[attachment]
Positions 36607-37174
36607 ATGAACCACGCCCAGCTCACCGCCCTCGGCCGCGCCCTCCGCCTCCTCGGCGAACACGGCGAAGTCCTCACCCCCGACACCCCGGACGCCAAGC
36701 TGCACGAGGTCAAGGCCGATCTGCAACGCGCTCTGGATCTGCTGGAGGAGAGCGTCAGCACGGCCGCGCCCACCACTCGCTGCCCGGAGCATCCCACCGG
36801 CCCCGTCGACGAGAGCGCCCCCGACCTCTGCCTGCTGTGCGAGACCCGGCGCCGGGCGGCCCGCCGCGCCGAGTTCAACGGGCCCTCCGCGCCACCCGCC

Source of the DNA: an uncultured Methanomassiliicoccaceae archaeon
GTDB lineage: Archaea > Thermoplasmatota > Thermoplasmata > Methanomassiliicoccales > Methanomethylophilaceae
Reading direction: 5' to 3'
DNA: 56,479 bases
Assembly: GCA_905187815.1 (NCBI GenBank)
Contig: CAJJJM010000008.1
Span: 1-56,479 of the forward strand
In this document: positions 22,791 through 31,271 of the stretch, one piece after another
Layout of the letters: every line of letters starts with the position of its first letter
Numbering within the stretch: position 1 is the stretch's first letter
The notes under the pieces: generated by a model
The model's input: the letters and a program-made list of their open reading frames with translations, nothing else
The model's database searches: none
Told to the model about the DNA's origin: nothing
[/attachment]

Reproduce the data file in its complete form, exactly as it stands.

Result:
Positions 36607-37174
36607 ATGAACCACGCCCAGCTCACCGCCCTCGGCCGCGCCCTCCGCCTCCTCGGCGAACACGGCGAAGTCCTCACCCCCGACACCCCGGACGCCAAGC
36701 TGCACGAGGTCAAGGCCGATCTGCAACGCGCTCTGGATCTGCTGGAGGAGAGCGTCAGCACGGCCGCGCCCACCACTCGCTGCCCGGAGCATCCCACCGG
36801 CCCCGTCGACGAGAGCGCCCCCGACCTCTGCCTGCTGTGCGAGACCCGGCGCCGGGCGGCCCGCCGCGCCGAGTTCAACGGGCCCTCCGCGCCACCCGCC

Source of the DNA: an uncultured Methanomassiliicoccaceae archaeon
GTDB lineage: Archaea > Thermoplasmatota > Thermoplasmata > Methanomassiliicoccales > Methanomethylophilaceae
Reading direction: 5' to 3'
DNA: 56,479 bases
Assembly: GCA_905187815.1 (NCBI GenBank)
Contig: CAJJJM010000008.1
Span: 1-56,479 of the forward strand
In this document: positions 22,791 through 31,271 of the stretch, one piece after another
Layout of the letters: every line of letters starts with the position of its first letter
Numbering within the stretch: position 1 is the stretch's first letter
The notes under the pieces: generated by a model
The model's input: the letters and a program-made list of their open reading frames with translations, nothing else
The model's database searches: none
Told to the model about the DNA's origin: nothing